MOUNT ASNER


     It was a stormy night when the old man climbed Mount Asner. His white hair flowed behind him as he hobbled, sometimes crawled towards the summit. He wore what had once been an embroidered silk robe, now reduced to dirty rags. His right hand clutched a small book to his chest. Jinn, like streaks of flame, danced with the lightning. Their laughter shook loose boulders that came raining down from on high. The old man swore a vicious oath as he dove headfirst into a nearby thorn bush, it was that or be crushed to death by an oncoming boulder. He lay in the bush for a time, too tired to move. Gathering his strength he tore himself free and resumed his staggering ascent. He reached the bottom of the storm cloud. All was darkness within.

      One step.

      Another.

      Rest.

      One step.

      Another.

      The Jinn had left their dance.

      One step.

      Rest.

      Another.

     The storm was beneath him. The path rose higher and steeper than before. The old man walked quickly now. His step was light. He held the book loosely and his hand no longer trembled with palsy. The path made a sharp turn, and he found himself eye to eye with a surly looking mountain goat. It shook its head and then leapt off the side of the mountain. The man leaned over the edge; the animal was nowhere to be seen. There was only a roiling ocean of darkness. Shaking his own head, the man turned to finish his climb.

     The summit of Mount Asner housed a cave above a mesa. A rod of weathered brass rose from the center of the mesa. Jagged cracks radiated from its base, as though a titan had hammered it into the earth. The most ancient and decrepit of wise men called this rod the Daemonium Virga. They hinted that once it had a different name and that the blood of hundreds of victims had coursed down its length and seeped into the mountain.

     The old man ran up the uneven steps to the cave where he pried loose a stone. All was as he had left it, he retrieved a leather bag from which he drew an object wrapped in black silk. He removed the silk cloth to reveal a wand of brass as long as his forearm, crowned with a single fire opal. Armed with his book and wand, the old man turned and made his way back to the Daemonium Virga. He opened the book and began to read in a clear, unwavering voice.

     "O Ilzesisthur, we fly to thy abode! O Ilzesisthur confirm this work! I conjure thee, O Spirit Onaul, demiurge of the five worlds. Fortified by the strength of Almighty Ilzesisthur I conjure thee by K'araos, Uatiyeboath, Ekek, Sadvious, Sabbious, Gdimnom, and the seven dead gods of Mount Ash-neieur!"

     Lifting his arms on high, the old man screamed the final verse of his first incantation. "O Demiurgos Onaul, come unto me and reveal the Law of the Aeon! Five ages of men have risen up only to be ground into the dust. Now the sixth age dawns and still the Law is withheld. By the word that burned like the Sun and destroyed Mount Ginnolioun, I conjure thee O sacred and ineffable Lord. Come faster than the greyhound and swifter than shadow. Appear to your child and hear his speech. By the divine word that even the lurkers in darkness dare not utter, I summon and abjure thee: Quiannthiounthkannkalexinthoun!"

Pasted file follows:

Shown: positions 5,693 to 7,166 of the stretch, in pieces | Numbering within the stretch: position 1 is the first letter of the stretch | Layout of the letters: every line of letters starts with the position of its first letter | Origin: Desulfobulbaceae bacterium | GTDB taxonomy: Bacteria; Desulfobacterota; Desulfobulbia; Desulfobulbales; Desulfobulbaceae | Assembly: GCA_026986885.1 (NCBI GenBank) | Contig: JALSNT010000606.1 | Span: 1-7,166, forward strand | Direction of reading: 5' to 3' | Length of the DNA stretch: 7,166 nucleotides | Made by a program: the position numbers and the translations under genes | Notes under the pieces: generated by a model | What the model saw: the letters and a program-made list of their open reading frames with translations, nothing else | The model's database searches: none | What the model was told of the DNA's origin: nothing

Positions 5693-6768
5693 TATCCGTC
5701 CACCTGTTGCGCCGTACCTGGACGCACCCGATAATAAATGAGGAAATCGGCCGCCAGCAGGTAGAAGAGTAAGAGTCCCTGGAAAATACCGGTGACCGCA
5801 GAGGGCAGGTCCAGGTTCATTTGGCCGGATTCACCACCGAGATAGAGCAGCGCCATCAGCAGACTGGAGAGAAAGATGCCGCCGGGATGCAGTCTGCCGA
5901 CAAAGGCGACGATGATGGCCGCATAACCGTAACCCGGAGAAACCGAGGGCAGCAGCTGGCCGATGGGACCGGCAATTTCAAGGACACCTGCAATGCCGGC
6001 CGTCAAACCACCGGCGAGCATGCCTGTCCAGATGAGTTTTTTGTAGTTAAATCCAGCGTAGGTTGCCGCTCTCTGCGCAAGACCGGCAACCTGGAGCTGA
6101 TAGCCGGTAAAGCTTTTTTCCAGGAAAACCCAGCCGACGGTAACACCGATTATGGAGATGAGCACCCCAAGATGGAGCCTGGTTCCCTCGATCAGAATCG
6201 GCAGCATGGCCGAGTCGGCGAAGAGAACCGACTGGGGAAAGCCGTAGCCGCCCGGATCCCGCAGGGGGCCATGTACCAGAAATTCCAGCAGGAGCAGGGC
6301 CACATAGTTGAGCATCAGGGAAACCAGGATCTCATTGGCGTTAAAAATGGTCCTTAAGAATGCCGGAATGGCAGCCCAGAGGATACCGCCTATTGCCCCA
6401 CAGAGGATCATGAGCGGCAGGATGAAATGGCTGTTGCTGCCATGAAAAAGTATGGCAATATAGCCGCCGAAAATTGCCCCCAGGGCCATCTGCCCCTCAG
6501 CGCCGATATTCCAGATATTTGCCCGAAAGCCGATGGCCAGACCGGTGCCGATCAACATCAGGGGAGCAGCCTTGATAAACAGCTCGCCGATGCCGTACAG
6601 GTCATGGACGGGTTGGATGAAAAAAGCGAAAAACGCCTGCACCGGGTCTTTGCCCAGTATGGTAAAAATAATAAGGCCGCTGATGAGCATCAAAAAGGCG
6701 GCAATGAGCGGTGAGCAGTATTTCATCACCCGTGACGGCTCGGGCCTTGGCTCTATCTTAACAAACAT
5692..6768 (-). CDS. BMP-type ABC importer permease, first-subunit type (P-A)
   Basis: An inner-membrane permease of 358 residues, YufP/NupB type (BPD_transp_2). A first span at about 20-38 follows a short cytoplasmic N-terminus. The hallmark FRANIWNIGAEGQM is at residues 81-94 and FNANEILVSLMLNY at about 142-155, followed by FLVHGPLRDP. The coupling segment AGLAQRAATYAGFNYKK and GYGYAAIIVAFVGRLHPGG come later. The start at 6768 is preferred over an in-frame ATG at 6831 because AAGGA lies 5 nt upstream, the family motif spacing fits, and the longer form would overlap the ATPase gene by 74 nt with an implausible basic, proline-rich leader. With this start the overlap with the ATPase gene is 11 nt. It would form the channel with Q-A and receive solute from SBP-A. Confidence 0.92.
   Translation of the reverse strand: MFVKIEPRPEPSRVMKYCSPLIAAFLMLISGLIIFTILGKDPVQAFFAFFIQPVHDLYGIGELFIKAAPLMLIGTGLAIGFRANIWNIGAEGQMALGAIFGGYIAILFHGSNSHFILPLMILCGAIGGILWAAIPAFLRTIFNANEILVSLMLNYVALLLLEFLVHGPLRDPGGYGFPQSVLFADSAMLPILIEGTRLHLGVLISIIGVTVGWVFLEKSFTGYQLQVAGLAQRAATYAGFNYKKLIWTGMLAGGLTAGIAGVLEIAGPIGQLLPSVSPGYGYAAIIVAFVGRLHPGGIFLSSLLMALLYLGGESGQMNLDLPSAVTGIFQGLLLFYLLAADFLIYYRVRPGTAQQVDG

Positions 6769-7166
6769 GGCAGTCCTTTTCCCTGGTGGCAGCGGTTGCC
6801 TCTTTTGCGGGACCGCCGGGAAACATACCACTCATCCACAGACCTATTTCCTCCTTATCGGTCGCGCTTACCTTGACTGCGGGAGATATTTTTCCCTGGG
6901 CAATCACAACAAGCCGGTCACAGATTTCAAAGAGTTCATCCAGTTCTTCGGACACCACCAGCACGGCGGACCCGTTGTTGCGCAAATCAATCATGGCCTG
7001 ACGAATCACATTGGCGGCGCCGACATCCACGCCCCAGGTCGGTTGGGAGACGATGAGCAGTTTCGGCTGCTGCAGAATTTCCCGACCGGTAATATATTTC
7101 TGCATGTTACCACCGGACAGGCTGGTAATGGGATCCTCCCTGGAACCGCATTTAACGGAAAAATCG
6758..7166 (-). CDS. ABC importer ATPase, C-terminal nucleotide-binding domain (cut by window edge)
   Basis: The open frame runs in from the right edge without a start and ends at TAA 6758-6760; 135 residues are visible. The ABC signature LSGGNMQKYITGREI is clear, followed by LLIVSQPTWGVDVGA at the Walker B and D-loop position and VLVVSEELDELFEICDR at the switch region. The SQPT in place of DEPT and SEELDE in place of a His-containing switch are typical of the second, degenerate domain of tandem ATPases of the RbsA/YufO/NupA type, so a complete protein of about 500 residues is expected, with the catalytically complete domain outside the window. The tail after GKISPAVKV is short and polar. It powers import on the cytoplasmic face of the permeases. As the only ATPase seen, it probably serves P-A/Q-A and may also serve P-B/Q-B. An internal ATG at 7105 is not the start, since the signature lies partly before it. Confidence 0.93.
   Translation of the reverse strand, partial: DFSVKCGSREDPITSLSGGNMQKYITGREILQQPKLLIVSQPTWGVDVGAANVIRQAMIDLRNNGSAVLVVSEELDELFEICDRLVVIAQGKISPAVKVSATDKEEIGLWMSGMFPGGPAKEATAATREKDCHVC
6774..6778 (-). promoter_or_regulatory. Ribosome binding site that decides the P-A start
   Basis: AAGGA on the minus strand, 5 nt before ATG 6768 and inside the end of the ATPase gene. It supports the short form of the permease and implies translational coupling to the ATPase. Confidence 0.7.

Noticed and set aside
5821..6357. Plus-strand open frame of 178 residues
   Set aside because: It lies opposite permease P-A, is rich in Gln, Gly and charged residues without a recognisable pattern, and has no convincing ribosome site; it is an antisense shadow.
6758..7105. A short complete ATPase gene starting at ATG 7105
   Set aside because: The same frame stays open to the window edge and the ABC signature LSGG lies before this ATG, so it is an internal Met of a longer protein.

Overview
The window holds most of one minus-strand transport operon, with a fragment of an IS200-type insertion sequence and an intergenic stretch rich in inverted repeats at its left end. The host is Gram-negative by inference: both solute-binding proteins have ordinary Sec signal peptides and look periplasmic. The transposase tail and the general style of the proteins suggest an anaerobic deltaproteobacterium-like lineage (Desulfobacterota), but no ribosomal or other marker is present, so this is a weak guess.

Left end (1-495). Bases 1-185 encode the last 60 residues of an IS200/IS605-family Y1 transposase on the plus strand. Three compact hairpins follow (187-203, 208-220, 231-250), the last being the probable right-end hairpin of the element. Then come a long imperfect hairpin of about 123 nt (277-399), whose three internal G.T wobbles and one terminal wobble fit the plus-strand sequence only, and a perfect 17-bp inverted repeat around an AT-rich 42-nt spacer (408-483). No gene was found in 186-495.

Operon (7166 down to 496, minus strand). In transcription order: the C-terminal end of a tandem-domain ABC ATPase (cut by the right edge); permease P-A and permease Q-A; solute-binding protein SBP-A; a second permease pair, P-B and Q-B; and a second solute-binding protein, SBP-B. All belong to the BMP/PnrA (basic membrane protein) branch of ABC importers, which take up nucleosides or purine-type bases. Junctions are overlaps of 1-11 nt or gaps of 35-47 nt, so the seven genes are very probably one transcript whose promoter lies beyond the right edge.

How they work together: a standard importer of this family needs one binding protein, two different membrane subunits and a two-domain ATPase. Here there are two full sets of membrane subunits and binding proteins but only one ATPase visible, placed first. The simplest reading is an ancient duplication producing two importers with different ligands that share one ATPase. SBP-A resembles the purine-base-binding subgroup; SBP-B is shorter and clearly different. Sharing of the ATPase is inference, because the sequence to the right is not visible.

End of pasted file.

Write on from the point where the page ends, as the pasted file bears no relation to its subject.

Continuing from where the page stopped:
A bloody light shone in the old man's eyes and from the depths of the fire opal. Using his wand to cut words of fire into the night air the old man circled the great brass rod. As he walked he chanted his second incantation. The words bubbled forth from his lips like malignant black ooze.

     "O Spirit Onaul, by thy secret name I command thee to appear and reveal the Law of the Aeon. Thou art the Lord of the Law. In each age of man thou dost enter the Chamber of H'ger and select which of Ilzesisthur's commandments shall be exalted above all others. That is thy sacred purpose, but thou art a most stubborn and contrite spirit. It pleases thy wicked heart to choose but not to tell, so that mankind must keep all the laws for fear of breaking the one. On this night a child of the earth demands a reckoning! By thy secret name O spirit Yildaboath!"

     For a dozen heartbeats all was still; then the night was awash in blood. It boiled up from the depths of the mountain, and gushed from the cracks around the Daemonium Virga. A crimson fountain that coated the length of the rod and stained the mesa red. In the darkness, the cave above was a bloody mouth, toothless and mute. A shape took form within the fountain and fell to earth with a thunderous crash. A great winged serpent with the head of a lion rose slowly from the ground, it's ebony scales flashing as it tested its coils. Then it spoke.

     "Any foul worm of the earth that canst bind its own maker is a worthy creation indeed. Give unto me thine own right hand and the commandment that damns forever shall be thine."

     The old man drew an eagle quill from an inner pocket, touched the tip to the bloodstained rod to wet it, and then bowed his head in assent. Onaul's grim and weary face shone with joy, he rose to his full height and pounced upon the man. In a brilliant flash of light he was gone, leaving the man crumpled and broken. The old man shook violently. His right hand was no longer his own; moved by another will, it opened the book of incantations and scrawled a single line over the text of the final page.

      Thou shall not deface the written word.

© Tobias Loc 2018